Thomson: Busy time in the Legislature and constituency

I am grateful for the opportunity to not only represent my Kelowna-Mission constituents, but manage an interesting and dynamic portfolio.

When the Legislature is sitting, MLAs sometimes feel like they are living two lives—with plenty of action in Victoria as well as our home constituencies to keep us busy. This fall is no different, with the recent Throne Speech that kicked off the third session of the 40th Parliament.

The Throne Speech lays out the government’s priorities for the fall session. This one in particular focused on leadership, as our government moves forward on a comprehensive tax framework for B.C.’s growing liquefied natural gas (LNG) industry.

The Legislative session also brings opportunities to debate legislation and take part in many meetings pertaining to the work of my Ministry of Forests, Lands, and Natural Resource Operations. Numerous learning opportunities and events with a variety of stakeholders are also part of this experience.

Needless to say, it’s a busy time! But I am grateful for the opportunity to not only represent my Kelowna-Mission constituents, but manage an interesting and dynamic portfolio as well.

Closer to home, we had a lot to be thankful for as we marked Thanksgiving with our loved ones. As families gathered around the table for a hearty meal, giving thanks for their many blessings—1,250 residents in need were doing the very same thing thanks to the hard-working folks at Kelowna Gospel Mission. More than 50 volunteers provided them with a traditional (and delicious!) holiday meal.

It’s also time for fall harvest fun—and this year’s Rutland Scarecrow Festival was the best yet, by all accounts. This popular event, presented by the Uptown Rutland Business Association, is in its seventh year. About 5,000 people took in festivities including music, games, face-painting, and the ever-popular scarecrow building contest.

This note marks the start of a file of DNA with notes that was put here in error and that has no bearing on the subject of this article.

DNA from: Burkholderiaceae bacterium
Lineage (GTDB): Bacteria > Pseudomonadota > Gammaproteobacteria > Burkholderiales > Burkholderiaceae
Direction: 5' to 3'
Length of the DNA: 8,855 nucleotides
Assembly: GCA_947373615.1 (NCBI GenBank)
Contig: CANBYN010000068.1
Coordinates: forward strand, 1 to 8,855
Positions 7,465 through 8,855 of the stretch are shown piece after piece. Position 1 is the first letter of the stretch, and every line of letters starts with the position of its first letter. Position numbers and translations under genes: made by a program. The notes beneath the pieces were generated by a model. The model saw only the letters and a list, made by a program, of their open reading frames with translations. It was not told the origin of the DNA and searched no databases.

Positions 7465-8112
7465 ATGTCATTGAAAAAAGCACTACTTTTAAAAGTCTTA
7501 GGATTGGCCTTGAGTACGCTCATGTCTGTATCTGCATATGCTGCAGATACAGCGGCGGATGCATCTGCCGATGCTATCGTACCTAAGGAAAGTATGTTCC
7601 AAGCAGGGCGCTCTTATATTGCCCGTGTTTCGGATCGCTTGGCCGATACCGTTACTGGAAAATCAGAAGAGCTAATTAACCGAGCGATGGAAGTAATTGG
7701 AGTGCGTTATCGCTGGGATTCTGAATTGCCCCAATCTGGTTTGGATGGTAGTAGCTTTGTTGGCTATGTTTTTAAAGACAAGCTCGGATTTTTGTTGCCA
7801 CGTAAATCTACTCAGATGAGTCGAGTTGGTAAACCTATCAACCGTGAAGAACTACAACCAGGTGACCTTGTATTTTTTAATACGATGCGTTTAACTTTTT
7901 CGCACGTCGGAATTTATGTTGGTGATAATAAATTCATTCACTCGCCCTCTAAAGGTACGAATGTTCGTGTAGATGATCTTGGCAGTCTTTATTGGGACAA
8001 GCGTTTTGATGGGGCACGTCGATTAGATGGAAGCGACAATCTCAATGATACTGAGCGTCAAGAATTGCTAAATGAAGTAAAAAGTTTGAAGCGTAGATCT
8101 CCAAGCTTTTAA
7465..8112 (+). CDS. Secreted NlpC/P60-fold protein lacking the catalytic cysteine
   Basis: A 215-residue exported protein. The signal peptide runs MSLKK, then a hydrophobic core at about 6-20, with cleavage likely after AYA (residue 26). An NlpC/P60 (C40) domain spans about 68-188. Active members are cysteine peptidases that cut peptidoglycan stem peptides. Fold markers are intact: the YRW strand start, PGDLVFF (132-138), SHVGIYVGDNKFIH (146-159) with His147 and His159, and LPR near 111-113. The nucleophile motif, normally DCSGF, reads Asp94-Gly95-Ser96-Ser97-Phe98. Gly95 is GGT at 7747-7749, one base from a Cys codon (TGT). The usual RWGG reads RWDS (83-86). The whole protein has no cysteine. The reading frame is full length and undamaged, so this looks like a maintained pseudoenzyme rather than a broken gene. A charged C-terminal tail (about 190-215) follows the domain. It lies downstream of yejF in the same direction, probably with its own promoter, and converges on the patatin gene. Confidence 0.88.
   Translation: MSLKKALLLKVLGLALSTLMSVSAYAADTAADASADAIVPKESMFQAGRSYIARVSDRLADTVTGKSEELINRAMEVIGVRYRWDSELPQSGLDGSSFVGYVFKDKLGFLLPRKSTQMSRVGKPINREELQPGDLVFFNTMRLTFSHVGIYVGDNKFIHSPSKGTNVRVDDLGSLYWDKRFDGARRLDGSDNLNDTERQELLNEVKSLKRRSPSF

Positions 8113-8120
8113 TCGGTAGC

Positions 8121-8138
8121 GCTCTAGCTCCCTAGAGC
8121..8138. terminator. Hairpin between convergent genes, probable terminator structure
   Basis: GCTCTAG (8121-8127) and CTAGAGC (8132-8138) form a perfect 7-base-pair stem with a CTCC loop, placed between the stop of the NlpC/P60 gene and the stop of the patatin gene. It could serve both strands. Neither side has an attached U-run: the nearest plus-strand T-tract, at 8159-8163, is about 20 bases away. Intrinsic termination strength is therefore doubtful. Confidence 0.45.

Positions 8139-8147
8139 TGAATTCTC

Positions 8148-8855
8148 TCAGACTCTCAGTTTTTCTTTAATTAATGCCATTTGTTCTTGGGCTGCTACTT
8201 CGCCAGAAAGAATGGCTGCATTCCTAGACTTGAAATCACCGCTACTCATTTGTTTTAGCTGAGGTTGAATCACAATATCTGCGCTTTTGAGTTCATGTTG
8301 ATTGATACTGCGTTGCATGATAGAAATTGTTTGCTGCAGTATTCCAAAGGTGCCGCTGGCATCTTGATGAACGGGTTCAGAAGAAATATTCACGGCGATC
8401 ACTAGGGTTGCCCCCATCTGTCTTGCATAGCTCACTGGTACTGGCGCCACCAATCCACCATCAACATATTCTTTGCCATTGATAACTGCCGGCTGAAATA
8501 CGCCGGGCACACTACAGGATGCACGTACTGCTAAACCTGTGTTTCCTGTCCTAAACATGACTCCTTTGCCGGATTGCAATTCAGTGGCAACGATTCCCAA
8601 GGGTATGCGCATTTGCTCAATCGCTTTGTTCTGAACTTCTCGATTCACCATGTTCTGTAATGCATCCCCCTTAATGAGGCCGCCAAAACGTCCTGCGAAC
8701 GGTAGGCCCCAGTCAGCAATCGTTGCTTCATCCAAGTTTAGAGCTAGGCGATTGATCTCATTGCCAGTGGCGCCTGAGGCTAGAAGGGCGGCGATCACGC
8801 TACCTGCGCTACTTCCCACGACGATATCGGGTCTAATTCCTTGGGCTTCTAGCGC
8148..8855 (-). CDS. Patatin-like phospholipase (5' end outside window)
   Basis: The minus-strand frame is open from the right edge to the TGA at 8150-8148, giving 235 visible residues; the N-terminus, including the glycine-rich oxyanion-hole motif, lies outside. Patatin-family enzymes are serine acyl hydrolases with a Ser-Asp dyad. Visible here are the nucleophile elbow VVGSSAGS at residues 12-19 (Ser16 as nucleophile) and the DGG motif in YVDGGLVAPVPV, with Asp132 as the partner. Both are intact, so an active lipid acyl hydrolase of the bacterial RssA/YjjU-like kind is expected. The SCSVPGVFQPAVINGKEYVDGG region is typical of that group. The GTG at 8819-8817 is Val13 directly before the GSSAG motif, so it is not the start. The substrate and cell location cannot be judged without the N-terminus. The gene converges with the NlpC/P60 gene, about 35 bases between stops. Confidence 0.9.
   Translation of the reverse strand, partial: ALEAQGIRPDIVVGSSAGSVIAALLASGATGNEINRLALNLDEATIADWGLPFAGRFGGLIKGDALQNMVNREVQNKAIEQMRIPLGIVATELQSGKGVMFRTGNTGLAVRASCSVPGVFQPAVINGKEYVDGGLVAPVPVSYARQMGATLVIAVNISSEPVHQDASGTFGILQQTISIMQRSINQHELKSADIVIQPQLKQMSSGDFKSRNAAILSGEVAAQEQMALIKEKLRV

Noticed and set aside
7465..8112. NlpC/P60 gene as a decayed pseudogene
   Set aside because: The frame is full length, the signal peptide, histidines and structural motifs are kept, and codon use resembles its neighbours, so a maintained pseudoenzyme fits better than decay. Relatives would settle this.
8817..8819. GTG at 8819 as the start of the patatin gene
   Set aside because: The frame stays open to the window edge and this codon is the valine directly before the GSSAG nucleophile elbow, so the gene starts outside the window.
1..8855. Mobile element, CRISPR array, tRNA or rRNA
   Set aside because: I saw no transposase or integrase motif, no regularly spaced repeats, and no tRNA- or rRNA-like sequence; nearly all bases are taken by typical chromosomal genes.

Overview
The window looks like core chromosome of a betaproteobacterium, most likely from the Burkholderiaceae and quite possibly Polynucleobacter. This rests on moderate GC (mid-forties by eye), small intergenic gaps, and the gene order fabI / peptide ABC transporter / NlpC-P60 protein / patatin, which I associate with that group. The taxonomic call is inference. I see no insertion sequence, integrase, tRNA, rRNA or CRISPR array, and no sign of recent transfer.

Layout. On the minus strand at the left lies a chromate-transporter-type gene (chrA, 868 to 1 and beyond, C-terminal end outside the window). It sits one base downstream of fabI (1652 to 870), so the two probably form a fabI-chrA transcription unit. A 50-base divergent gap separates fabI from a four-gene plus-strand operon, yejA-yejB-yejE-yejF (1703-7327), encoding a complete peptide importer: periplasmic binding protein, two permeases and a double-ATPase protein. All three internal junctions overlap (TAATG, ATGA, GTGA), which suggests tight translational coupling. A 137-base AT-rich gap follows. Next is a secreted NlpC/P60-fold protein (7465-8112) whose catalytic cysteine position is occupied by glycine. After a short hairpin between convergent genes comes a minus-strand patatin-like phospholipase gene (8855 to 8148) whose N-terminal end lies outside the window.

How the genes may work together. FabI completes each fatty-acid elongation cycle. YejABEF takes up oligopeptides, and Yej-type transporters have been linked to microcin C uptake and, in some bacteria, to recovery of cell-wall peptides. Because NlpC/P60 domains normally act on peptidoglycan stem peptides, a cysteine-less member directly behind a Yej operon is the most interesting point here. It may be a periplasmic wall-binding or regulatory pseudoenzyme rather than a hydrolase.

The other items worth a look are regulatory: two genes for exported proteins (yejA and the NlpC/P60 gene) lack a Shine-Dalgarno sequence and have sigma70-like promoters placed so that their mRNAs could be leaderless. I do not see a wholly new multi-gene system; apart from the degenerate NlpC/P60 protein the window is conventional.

Community spirit was also exemplified by the Mountain Bikers of the Central Okanagan, who recently cleared more than 2,000 kilograms of trash from the Gillard mountain bike trails. I appreciate their efforts to preserve the trails and see them used for appropriate purposes.

On that note, we are also celebrating the province’s newest regional park this fall thanks to the collaboration of the Westbank First Nation, the Regional District of Central Okanagan, the federal government and our government. The 518-hectare Black Mountain Sntsk‘il’nten Regional Park includes 123 hectares from the province, offering education and recreation opportunities while protecting this very special area.

Sadly, I have missed some of these local happenings because my work has taken me to a third location this fall—Asia. As I write this, I am in the midst of my third Forestry Asia Trade Mission. I am leading a delegation of more than 25 senior executives from B.C. forest companies and associations to China, Japan and Korea.

These trade missions are a critical part of our province’s strategy to strengthen and diversify our international trading partnerships, secure new investment, create jobs and benefit our provincial economy. I’ll share more details on the outcome of my trade mission in my next column. Until then—enjoy all that autumn has to offer in Kelowna.

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